The Castle of St John sits in the heart of the town of Stranraer. The town grew up around the castle and in time became a busy port. The castle has served as a laird's home and as a prison. Today it is part of Stranraer Museum.
The castle was built for the Ninian Adair of Kilhilt. When it was first constructed the lands around Stranraer had a reputation for lawlessness and no doubt the Adairs were charged with curbing this.
The castle is an L-plan keep which was originally three storeys high. It was built around 1510 and would have stood by the beach at the head of Loch Ryan. Changing land use around it has now pushed it inland.
There is very little evidence of any substantial settlement at Stranraer before the castle was built. The Adairs had built the Chapel of St John nearby in 1484 and the place was known as the Place of St John.
In 1595 Ninain's grandson, also Ninian Adair, created a Burgh of Barony at Stranraer. By this time a small community had built up around the castle and it provided the Adairs with property rents and trading tolls.
In 1608 the castle passed by marriage to the Chappel branch of the Kennedy family.
By this time Stranraer was the market town for western Wigtownshire and had become an important town. In 1617 Stranraer became a royal burgh. Nearby Portpatrick was being used to transport people for the Plantation in Ireland and other trade with Ireland was growing too.
In the 1670s it was bought by the Dalrymples of Stair, a wealthy local family. However, the castle was being used as a military garrison to suppress the Covenanters. In 1678 it was home to John Graham of Claverhouse and he persecuted the Covenanters with such zeal and ferocity that he became known as 'Bloody Clavers'.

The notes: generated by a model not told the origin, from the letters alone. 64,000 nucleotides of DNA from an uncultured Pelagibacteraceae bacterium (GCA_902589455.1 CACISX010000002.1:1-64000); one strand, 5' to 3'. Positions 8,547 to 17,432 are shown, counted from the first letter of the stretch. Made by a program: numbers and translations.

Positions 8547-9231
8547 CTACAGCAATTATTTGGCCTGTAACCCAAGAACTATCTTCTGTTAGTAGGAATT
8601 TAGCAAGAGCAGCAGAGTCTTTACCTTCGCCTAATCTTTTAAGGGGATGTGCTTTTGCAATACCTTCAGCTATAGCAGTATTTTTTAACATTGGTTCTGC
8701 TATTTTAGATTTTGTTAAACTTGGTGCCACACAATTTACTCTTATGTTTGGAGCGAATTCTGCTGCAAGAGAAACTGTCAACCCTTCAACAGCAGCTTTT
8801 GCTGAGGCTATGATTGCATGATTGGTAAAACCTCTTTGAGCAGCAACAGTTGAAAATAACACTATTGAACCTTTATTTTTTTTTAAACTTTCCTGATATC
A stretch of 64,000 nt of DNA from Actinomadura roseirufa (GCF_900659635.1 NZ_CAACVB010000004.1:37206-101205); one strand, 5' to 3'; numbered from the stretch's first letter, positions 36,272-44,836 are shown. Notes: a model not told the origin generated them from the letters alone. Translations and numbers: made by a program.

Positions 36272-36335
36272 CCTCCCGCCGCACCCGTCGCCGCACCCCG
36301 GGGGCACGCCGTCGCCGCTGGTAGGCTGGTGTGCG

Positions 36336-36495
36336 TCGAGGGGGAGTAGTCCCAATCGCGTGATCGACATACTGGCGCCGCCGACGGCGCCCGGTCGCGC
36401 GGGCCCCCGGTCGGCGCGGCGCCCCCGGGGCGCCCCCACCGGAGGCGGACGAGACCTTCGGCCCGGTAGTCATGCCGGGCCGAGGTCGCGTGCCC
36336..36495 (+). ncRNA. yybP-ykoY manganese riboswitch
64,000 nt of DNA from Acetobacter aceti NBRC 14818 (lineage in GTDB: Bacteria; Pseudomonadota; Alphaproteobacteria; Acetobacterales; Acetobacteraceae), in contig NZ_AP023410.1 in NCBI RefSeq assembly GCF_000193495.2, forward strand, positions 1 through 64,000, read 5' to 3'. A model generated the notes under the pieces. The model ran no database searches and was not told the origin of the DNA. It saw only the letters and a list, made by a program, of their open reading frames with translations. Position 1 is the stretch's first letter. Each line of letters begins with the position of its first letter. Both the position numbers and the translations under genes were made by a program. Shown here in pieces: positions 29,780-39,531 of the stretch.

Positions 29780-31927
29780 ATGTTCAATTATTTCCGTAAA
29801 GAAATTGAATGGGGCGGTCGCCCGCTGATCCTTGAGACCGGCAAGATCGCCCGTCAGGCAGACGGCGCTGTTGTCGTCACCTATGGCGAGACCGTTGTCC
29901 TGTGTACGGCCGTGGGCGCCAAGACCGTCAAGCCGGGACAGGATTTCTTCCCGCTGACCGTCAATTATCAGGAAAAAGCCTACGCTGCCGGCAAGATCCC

Not much is known about the castle's history during the 18th Century. Certainly by the 1800s it was empty and the local burgh council purchased the property in 1815 to serve as the town's jail.
A fourth floor had been added by this point, but its use as a jail required some alterations. The gable roof was removed and the top of the castle was converted to an exercise yard.
A new prison was built in 1845, but the castle continued to be used as a prison until 1907. After this it became a meeting place and store.
In the 1980s the castle was renovated and it became part of Stranraer Museum. Further restoration work was completed in 2010 with assistance from a number of charitable bodies and today the castle is open to the public during the summer months. It houses a range of exhibitions on the castle's history from its time as a medieval house right through to its grim days as a prison.
The castle is in the centre of Stranraer so while there are no facilities on site, there are public toilets nearby along with cafes, restaurants and car parking.
Status: Heritage Site / Museum
Owner: Dumfries & Galloway Council
Tel: +44 (0)1776 705 088
Opening Times: 28th May to 24 September Tue-Sat 10am-4.30pm
Stranraer Castle and sculptures
View from the top of the tower